The US dollar is the most traded currency in the world. The world’s unofficial reserve currency, it can be found in most major currency pairs. In forex, it’s an important benchmark and target rate for countries that fix or peg their currencies against its value. It is also used as the standard currency for oil, precious metals and other commodities.
Sub unit symbol:
$1, $5, $10, $20, $50, $100
1c, 5c, 10c, 25c, 50c
The rupee is the official currency of India, the seventh-largest economy measured by GDP and the fastest growing economy in the world. Banknotes display 15 languages, including Bengali, Kashmiri, Punjabi and Sanskrit. While many think that the rupee is made of paper, it’s actually composed of cotton and rag.
Sub unit symbol:
₹1, ₹2, ₹5, ₹10, ₹20, ₹50, ₹100, ₹500, ₹2000
50 paise, ₹1, ₹2, ₹5, ₹10
How does the US dollar trade against the Indian rupee historically?
Over the last two decades, barring a few exceptions, the USD has continued to rise in value when compared to the INR. Post-liberalization in 1993 dropped the rupee further and left it trading at INR 42 to the USD. The USD to INR exchange rate hovered in between INR 42 and INR 49 from August 1998 to May 2007.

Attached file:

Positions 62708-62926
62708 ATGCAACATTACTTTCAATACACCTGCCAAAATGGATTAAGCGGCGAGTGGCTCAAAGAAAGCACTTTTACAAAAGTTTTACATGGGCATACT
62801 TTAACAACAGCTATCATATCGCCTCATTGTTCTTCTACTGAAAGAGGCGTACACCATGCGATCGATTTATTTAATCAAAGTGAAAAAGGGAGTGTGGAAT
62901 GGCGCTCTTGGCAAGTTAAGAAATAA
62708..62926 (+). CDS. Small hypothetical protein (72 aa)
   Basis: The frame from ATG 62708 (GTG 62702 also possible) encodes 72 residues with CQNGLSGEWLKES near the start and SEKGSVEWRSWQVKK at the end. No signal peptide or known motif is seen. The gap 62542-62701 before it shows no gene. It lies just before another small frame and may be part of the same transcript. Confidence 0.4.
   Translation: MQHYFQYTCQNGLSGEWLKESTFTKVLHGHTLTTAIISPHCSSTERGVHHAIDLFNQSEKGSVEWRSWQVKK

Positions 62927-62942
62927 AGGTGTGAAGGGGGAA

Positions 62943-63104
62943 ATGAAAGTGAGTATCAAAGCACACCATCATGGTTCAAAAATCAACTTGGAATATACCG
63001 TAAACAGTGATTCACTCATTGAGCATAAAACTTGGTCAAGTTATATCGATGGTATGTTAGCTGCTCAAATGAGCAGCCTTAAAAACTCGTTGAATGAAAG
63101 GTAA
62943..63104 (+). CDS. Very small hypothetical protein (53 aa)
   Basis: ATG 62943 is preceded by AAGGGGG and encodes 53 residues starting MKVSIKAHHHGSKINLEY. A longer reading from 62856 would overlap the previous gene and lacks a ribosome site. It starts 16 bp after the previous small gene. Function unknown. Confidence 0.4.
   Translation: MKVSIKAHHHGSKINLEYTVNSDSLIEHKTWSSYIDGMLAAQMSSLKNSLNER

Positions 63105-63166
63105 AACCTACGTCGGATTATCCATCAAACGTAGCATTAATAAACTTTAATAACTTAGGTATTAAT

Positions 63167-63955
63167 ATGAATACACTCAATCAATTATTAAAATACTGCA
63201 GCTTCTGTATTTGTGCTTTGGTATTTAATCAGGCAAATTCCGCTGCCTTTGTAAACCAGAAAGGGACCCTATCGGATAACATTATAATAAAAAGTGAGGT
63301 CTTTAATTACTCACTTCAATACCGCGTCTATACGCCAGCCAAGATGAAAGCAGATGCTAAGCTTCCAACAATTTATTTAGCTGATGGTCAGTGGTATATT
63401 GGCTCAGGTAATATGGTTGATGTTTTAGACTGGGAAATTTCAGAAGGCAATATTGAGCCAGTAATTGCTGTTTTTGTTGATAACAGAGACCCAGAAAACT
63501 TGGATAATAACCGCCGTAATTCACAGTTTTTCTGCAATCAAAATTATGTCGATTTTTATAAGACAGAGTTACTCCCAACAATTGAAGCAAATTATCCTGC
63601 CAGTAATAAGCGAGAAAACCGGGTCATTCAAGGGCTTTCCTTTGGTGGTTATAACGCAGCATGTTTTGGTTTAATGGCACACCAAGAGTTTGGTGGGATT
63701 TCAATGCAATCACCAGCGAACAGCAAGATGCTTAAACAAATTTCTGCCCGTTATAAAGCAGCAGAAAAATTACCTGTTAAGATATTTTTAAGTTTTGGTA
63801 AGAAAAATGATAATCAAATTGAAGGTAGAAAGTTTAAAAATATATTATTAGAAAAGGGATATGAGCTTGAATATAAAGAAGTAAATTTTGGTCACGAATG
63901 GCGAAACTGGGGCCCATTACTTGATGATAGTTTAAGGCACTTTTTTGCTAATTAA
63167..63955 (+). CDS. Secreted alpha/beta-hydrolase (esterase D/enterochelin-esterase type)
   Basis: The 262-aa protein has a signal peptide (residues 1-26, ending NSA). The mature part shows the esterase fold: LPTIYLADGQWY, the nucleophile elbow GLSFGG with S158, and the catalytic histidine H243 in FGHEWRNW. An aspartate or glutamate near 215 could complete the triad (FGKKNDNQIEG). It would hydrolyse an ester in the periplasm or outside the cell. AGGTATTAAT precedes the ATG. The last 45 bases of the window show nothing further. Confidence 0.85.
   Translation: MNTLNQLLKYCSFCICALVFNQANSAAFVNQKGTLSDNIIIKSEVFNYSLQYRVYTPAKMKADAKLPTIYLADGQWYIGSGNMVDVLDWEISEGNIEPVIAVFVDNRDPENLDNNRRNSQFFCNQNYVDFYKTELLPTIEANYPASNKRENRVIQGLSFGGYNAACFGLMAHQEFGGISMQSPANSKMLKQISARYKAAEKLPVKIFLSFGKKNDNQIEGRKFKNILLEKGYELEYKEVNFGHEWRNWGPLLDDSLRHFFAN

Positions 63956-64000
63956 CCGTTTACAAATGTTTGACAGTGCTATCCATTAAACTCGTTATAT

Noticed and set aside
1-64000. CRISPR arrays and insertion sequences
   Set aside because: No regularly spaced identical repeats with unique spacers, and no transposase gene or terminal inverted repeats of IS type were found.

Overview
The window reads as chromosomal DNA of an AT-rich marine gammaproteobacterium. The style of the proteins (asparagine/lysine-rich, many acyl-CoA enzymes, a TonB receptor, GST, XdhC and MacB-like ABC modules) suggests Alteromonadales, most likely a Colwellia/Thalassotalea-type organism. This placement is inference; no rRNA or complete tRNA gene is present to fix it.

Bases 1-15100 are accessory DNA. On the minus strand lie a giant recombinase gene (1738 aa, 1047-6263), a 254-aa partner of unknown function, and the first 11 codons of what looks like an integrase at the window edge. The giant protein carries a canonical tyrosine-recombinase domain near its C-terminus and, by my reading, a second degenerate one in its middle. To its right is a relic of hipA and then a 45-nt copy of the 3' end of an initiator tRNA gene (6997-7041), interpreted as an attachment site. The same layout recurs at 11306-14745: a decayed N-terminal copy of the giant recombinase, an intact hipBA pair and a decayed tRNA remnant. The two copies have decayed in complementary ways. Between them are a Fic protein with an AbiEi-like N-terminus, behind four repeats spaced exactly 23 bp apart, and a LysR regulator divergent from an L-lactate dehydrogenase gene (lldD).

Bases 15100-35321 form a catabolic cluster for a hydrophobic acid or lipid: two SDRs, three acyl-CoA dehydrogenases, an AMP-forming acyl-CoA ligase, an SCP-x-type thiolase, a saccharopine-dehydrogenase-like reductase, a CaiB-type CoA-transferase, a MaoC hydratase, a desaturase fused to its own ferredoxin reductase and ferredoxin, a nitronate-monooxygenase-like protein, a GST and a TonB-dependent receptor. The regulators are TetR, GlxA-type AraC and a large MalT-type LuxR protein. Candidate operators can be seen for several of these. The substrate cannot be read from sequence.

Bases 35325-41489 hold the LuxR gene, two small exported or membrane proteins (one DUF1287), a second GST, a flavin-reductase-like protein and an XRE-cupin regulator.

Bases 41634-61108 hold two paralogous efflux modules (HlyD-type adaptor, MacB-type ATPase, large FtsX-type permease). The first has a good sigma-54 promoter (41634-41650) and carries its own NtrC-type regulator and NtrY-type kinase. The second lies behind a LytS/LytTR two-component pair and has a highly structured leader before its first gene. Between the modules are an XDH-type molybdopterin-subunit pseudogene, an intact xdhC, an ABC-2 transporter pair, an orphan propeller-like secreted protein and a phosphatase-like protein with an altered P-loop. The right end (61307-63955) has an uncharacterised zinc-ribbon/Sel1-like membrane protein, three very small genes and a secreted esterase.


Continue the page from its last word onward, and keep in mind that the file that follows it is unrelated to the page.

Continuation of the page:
The American subprime mortgage crisis resulted in the USD losing value against most currencies, and by October 2007 the value of the USD dropped to INR 39.36. The crisis was not isolated to the US, and affected other currencies as well. In March 2009, the USD valued at INR 51.13, a then historic high.
Until mid 2011 the USD valued in between INR 44 and INR 50. It then began increasing in value quickly. It is during this time that investors became aware of investing in BRIC nations (Brazil, Russia, India and China), and in 2013 the US Federal Reserve announced its plan of reducing purchases of foreign bonds. While this never really happened, the announcement lead to investors withdrawing from emerging economies like India.
By September 2013 the USD increased in value to INR 63.64. Between 2013 and mid 2014 the USD lost a little ground, mainly because of a new government in India and continuation of the US Federal stimulus program. The USD recovered and gained against all major currencies at the end of 2014, a first since the turn of the century. In recent times, value of the USD has hovered in between INR 64 and INR 66.
US Dollar to the Indian Rupee for the last 10 years
1 USD =
US Dollar to the Indian Rupee for the last 10 months
1 USD =
US Dollar to the Indian Rupee for the last 10 days
1 USD =
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Market rate for common transfer amounts USD to INR
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